If there is one thing The Warehouse does exceptionally well, it would be having specials on DVDs. For example, on Saturday I went to The Warehouse to pick up a lay-by I had there and thought ‘I know – I’ll check out the DVDs and CDs.’ I could’ve spent my entire pay check there, but decided not to – instead, spending just $60.00 buying the extended edition of The Return of the King.
For those of you that aren’t familiar with The Lord of the Rings: where the heck have you been for the last 3+ years? The release schedule went like this:
December 2001: Theatrical release of The Fellowship of the Ring
June 2002: DVD Release of The Fellowship of the Ring (theatrical edition)
November 2002: DVD Release of The Fellowship of the Ring (extended edition)
December 2002: Theatrical release of The Two Towers
June 2003: DVD release of The Two Towers (theatrical edition)
November 2003: DVD release of The Two Towers (extended edition)
December 2003: Theatrical release of The Return of the King
June 2004: DVD release of The Return of the King (theatrical edition)
December 2004: DVD release of The Return of the King (extended edition)
Each movie had a release into theatres, which lasted roughly 3 months per film (amazing, when you consider how long the movies were). A few months later, each film had a DVD release, and shortly before the release of the next film in the series, an extended edition release, comprised of 4 discs: 2 discs which contained the movie with around 50 minutes additional footage, and 2 discs containing special features (the making of’s, photo galleries, etc etc).
For those of you who don’t know me, I specialise in 2 areas, for which I should getting paid professionally – one is my secret talent of rapping, and the other is my amount of useless knowledge of movies, and, more specifically, Lord of the Rings. I should write a book – but since i don’t really have time, here’s a breakdown of the new scenes (or extended scenes) you can see in the additional 48 minutes of The Return of the King: Extended Edition DVD.
The Crossroads of the Fallen King:
Early in the extended DVD, you start to realise why some scenes were cut from the film – one such scene is this one, where Frodo and Sam find a statue of a man with its head toppled off – the head is on the ground, and has flowers growing around it, in the shape of a crown. Of course, the sunlight hits the flowers, making them ‘glow’, at which point Sam and Frodo stop and make out for a while … I’m joking. But seriously, including this scene made no sense to me – totally didn’t need to be here. In fact, I could make a pretty good case that my intelligence actually dropped as a direct result of watching it.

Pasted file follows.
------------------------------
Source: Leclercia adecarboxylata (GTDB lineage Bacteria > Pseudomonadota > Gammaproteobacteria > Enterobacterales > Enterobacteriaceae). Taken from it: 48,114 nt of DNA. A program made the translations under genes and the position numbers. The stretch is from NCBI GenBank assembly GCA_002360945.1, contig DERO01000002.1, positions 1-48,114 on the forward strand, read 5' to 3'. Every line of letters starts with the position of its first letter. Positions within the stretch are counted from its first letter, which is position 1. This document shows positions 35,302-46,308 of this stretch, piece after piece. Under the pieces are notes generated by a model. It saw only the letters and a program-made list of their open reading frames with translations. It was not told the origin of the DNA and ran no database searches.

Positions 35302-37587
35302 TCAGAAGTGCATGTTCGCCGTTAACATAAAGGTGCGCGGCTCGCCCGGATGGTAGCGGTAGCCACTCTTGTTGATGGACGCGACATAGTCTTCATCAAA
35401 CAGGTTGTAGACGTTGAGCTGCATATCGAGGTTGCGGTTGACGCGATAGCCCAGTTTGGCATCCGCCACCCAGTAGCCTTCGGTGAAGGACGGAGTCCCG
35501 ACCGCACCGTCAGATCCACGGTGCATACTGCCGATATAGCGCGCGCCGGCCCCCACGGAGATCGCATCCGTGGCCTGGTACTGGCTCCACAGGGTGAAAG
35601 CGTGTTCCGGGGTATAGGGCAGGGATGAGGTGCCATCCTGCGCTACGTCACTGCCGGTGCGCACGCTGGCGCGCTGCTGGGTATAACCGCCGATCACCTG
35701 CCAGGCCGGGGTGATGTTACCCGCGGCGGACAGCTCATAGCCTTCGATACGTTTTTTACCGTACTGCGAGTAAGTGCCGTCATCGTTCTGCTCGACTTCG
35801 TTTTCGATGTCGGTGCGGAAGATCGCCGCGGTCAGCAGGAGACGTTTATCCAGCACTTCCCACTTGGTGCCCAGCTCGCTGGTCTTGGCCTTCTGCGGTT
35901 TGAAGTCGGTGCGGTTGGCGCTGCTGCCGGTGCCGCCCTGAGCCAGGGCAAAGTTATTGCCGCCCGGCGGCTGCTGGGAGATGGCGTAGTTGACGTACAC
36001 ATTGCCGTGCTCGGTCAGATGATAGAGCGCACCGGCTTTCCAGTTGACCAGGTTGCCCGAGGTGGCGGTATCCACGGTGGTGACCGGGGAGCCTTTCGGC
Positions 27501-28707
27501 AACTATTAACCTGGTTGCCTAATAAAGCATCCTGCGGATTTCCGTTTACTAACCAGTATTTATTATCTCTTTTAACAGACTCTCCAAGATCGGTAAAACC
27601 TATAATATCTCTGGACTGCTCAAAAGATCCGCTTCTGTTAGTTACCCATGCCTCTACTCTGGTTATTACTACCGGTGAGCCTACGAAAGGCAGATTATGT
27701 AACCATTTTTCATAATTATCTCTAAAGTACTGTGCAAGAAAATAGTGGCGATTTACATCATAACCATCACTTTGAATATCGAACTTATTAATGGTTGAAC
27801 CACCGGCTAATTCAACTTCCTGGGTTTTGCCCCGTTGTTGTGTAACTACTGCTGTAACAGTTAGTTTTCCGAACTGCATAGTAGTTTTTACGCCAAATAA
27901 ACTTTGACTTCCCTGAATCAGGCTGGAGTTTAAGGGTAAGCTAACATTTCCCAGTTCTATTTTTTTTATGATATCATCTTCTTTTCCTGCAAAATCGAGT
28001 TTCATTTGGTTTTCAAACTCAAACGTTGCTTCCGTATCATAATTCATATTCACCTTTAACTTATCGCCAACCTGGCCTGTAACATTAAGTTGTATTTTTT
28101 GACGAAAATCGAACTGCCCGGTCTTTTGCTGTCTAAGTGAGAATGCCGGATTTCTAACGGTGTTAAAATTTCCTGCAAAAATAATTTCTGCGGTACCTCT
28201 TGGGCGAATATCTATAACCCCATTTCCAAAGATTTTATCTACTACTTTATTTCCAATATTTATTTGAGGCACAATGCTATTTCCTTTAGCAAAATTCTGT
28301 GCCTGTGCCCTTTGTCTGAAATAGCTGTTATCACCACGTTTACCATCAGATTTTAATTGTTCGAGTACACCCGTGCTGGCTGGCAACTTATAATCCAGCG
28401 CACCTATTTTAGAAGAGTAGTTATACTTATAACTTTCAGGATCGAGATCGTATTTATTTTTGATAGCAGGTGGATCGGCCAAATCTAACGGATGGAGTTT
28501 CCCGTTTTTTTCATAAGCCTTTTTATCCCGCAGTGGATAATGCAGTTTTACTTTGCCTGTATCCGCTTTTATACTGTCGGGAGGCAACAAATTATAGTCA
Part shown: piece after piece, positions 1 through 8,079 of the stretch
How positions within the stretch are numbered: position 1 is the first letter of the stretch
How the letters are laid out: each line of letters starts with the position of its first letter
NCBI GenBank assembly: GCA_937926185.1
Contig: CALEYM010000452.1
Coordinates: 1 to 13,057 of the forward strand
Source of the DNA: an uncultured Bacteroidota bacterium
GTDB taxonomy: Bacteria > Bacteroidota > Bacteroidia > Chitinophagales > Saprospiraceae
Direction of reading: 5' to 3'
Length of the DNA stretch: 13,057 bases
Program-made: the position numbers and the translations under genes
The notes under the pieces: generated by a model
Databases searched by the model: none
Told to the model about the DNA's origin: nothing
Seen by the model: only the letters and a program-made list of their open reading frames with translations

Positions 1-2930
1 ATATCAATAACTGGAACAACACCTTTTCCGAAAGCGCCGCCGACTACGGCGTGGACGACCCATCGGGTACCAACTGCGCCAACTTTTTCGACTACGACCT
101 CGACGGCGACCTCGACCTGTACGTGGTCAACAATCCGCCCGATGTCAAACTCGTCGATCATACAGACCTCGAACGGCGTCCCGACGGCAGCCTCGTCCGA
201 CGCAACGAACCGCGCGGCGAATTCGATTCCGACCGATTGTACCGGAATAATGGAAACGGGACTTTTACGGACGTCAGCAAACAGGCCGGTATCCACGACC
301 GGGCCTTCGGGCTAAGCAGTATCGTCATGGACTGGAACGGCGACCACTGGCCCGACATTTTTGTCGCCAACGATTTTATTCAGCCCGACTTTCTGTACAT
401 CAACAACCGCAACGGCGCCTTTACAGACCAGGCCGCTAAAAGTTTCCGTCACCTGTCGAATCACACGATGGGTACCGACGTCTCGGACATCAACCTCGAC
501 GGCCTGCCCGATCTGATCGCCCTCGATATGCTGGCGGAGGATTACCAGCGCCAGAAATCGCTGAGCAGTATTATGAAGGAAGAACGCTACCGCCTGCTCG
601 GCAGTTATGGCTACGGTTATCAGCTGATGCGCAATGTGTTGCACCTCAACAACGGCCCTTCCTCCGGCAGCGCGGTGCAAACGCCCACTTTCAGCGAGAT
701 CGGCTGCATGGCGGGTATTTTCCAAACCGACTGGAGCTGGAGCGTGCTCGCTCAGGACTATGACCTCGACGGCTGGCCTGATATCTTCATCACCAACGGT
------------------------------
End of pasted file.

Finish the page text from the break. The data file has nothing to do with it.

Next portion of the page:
The Death of Saruman:
When RotK was released, a friend of mine, who loved the first 2 films, didn’t even bother seeing it because of the fact that there was no big face off between Saruman and Gandalf (the 2 wizards in the film). As it happens, there isn’t really a big face off in the extended edition, but Saruman’s story is wrapped up a little more tightly this time around – he gets into an argument with Gandalf, and Theoden, and Gandalf tries to talk him into coming down from his tower, and helping them to stop Sauron’s impending attack. It eventuates that they make Wormtongue mad, and he stabs Saruman in the back, who falls to his death from the top of his tower, and gets himself impaled on a giant spike.
2 strange things happened here:
1. Saruman dying in this manner was completely off tangent with the book – in the book, they do go to Isengard to talk to Saruman, but they let him go, at which point Saruman and Wormtongue go and take over the Shire (a good twist in the book, and would’ve been a great twist in the movie). When the hobbits return to the Shire, their first job is to get rid of Saruman and Wormtongue, at which point Wormtongue does stab Saruman. However, at the same time, this is probably a better way to end the Saruman storyline, as he would’ve perhaps gotten in the way later on in RotK.
2. At one point, just after Saruman is impaled, it shows the reactions of all the principle cast members in the scene (ie Aragorn, Theoden, Merry, Pippin, etc). They all have a look of “ugh” on their faces, but when it cuts to Gandalf, he has gone more pale than usual, looks absolutely terrified, and starts to panic – but a minute later, he’s back to normal again. As usual, I have no point.
“I had a dream and I was on a wave … and blah blah blah.” Another scene which could have been left off, and was only included because it fits in with the ‘Aragorn-Eowyn-Arwen Love Triangle’ theme which PJ seems to have included in the trilogy, for some strange reason. On the upside, Miranda Otto got more screen time – need I say more.
The Paths of the Dead:
One interesting inclusion was an expansion on the Paths of the Dead scene, where Aragorn goes into the haunted mountain to fetch the ghosts to come and fight for the allies of Middle Earth. Additional pieces include some funny scenes with Gimli the dwarf (one in particular was well done, where ghostly hands are rising up towards him out of the mist, and he keeps trying to blow them away, like smoke), and a scene where an avalanche of skulls comes out of the wall, and Aragorn, Gimli and Legolas must escape from inside the mountain. While the scenes just kind of showed that they met some resistance from the ghostly army, I can understand why it would have been ditched – just for pacing reasons, and also it was just another action scene that wasn’t really necessary.
Another interesting point in this scene was the way that PJ decided to shoot the heroes as the were riding the horses, doing this circular motion thing around each of them while they talk. As a result, I ended up getting a little dizzy.
The Wizards Pupil:
If there was one character I loved in RotK, it would be Denethor – the man is absolutely insane! Lets consider the facts here:
Has to send a son to a conference, so he sends his strongest son (and best warrior)
Insults his own son (Faramir) repeatedly
Doesn’t bother trying to defend Minas Tirith